Chiefs

Dee Ford would love to return to Chiefs and rewrite narrative after ‘critical mistake’

Chiefs LB Dee Ford on offsides call: ‘It was sloppy football on my end’

Kansas City Chiefs linebacker Dee Ford took responsibility for being offsides in the fourth quarter, negating an Chiefs interception, during the AFC Championship Game against the New England Patriots on Sunday Jan. 20, 2019.
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Kansas City Chiefs linebacker Dee Ford took responsibility for being offsides in the fourth quarter, negating an Chiefs interception, during the AFC Championship Game against the New England Patriots on Sunday Jan. 20, 2019.

One play rarely decides the outcome of a game. But in games loaded with emotion and surrounded by historical significance for a franchise and a fan base, there’s often the play.

For now, and likely until the Kansas City Chiefs finally get over the hump and return to the Super Bowl, Dee Ford will be on the wrong end of that play.

Ford lined up offsides on third-and-10, and that penalty wiped away Charvarius Ward’s interception of New England Patriots quarterback Tom Brady — an interception that would have sealed a four-point win for the Chiefs, and their first Super Bowl appearance since 1970.

Instead, the Patriots went on to score the go-ahead touchdown, and they eventually won 37-31 in overtime.

“That was an opportunity for the whole city of Kansas City to make history,” Ford said. “It is what it is at the end of the day. I’ll take it on the chest, and I’m going to use it as motivation. Sloppy football on my end at the end of the day, whether it’s six inches, however many inches I was offside.”

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Chiefs coach Andy Reid referenced multiple times that his team was this close in the game, with his thumb and index finger no more than a couple inches apart during his end-of-season news conference on Monday. Later, Reid said they were a couple of inches and an interception they had in their hands away from a trip to Atlanta.

Reid lauded Ford for having had a tremendous season and lamented that officials on the field didn’t give the outside linebacker — or his coaches — a heads-up that Ford was approaching a penalty for lining up in the neutral zone. That’s fairly common in such situations. But Reid did not dispute the validity of the penalty.

“He did have a great season,” Reid said. “He was doing everything possible to try to get to the quarterback. Like I said, it wasn’t but by a few inches. I thought it was legitimate. He was — it looked like on the angle of our camera, at least, that he might have been off by a tad.

“Normally, you’re warned and the coach is warned when somebody is doing that before they throw it a game of that magnitude. But they did (throw it), and he didn’t waste any time doing it. He didn’t wait until the interception to throw it. He had his hand on his flag right from the get-go, so he saw on his angle and felt that that was the call.”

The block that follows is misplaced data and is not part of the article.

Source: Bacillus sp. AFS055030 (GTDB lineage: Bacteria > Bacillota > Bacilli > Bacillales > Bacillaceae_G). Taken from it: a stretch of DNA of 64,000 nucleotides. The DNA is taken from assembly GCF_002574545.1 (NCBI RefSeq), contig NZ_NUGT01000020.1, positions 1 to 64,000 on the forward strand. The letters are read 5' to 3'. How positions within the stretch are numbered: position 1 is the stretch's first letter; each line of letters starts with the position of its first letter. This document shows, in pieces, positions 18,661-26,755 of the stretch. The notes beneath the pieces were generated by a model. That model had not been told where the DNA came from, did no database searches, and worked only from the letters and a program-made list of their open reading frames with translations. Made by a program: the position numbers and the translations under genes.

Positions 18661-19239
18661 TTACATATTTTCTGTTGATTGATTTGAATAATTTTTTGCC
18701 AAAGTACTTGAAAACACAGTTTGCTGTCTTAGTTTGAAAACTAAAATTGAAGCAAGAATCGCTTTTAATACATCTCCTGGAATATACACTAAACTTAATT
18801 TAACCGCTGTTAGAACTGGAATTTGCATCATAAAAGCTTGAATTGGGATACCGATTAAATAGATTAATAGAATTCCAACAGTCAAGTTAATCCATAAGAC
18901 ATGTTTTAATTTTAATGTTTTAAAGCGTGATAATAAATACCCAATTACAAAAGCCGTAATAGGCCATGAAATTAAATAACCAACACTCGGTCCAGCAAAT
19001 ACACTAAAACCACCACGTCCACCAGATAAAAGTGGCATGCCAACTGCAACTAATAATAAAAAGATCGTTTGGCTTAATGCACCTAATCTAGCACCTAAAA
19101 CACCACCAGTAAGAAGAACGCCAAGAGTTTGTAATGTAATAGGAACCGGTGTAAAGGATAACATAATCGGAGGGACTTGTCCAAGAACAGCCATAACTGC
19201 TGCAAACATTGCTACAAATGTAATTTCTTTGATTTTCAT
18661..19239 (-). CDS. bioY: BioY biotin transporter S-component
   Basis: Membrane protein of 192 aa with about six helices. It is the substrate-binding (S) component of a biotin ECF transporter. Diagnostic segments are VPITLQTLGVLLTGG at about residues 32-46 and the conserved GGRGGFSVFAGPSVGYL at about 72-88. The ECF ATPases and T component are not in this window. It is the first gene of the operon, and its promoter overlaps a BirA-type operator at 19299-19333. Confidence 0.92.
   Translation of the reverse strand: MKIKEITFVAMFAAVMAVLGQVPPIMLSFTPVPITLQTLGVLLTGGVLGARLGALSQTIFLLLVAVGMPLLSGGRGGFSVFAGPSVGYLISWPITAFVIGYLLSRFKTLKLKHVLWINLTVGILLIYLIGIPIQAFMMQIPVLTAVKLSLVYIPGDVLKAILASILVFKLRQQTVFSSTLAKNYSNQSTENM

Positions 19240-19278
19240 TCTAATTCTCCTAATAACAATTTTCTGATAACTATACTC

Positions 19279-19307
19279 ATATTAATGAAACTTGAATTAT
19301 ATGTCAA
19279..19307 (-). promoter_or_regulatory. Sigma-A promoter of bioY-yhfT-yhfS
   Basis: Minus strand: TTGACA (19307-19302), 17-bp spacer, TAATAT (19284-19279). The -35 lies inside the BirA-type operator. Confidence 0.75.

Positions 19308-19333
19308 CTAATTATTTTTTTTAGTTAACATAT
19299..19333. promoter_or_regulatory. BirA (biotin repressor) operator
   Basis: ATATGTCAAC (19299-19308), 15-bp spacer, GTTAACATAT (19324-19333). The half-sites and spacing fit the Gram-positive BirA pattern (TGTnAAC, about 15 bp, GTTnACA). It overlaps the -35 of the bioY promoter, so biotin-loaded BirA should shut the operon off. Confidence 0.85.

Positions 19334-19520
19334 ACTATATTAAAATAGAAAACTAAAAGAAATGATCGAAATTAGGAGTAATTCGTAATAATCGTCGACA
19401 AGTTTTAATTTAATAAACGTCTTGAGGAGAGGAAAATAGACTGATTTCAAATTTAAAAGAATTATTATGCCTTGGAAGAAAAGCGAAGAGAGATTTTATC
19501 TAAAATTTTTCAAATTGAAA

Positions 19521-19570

When asked, Ford acknowledged that a player often gets a warning to slide back if he’s in danger of lining up offsides, but he didn’t get that on Sunday night. At the same time, Ford attempted to make it clear that he made no excuses.

“I’m looking right at the ball so I can’t — obviously, that’s just a critical mistake on my end, again, like I said,” Ford said. “I can’t go back and change it. Of course, if I could I would, but at this point we can create a new narrative. That’s what I’m all about. I’m going to get to work.”

The offsides penalty may be the lasting memory for many Chiefs fans, despite Ford having turned in a career season. The 6-foot-2, 252-pound fifth-year edge-rusher collected a career-high 13 sacks during the regular season and earned the first Pro Bowl selection.

Ford, who is scheduled to become a free agent this offseason, has already said that he wouldn’t balk at the prospects of the Chiefs putting their franchise tag on him. Playing under the franchise could earn him close to $20 million next season.

On Monday, he said he hadn’t given much thought to his pending free agency, or the ramifications of the franchise tag.

“I would love to come back here,” For said. “I would love to be here, but that’s out of my control.”

Ford, who called Chiefs outside linebackers coach Mike Smith “pivotal” to his success, said his focus now is on planning his offseason, evaluating himself and building a “plan of action” to prepare for next season. He was looking forward to enjoying this weeknd’s Pro Bowl with his family. He’ll continue his offseason training regimen that includes working out in Miami.

Ford, who started all 16 games for the first time in his career, has often referenced a strong desire to play alongside fellow Chiefs outside linebacker and edge-rusher Justin Houston while both were healthy.

If either Ford or Houston doesn’t return, this season will have been the closest thing to a full season together. Houston missed four games in the middle of the season with a hamstring injury.

“It’ll be very disappointing,” Ford said of the potential of not playing alongside Houston. “Justin, him and (retired Chiefs outside linebacker) Tamba (Hali) were basically my mentors since I stepped into this league. They could have easily not taken me under their wing, but they did. 

“It’ll be very disappointing for me to not be able to continue what we started this year, healthy finally. It’ll be very disappointing, but at the end of the day I hope it all works out.”

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Lynn Worthy covers the Kansas City Royals and Major League Baseball for The Star. A native of the Northeast, he’s covered high school, collegiate and professional sports for The Lowell Sun, Binghamton Press & Sun-Bulletin, Allentown Morning Call and The Salt Lake Tribune. He’s won awards for sports features and sports columns.


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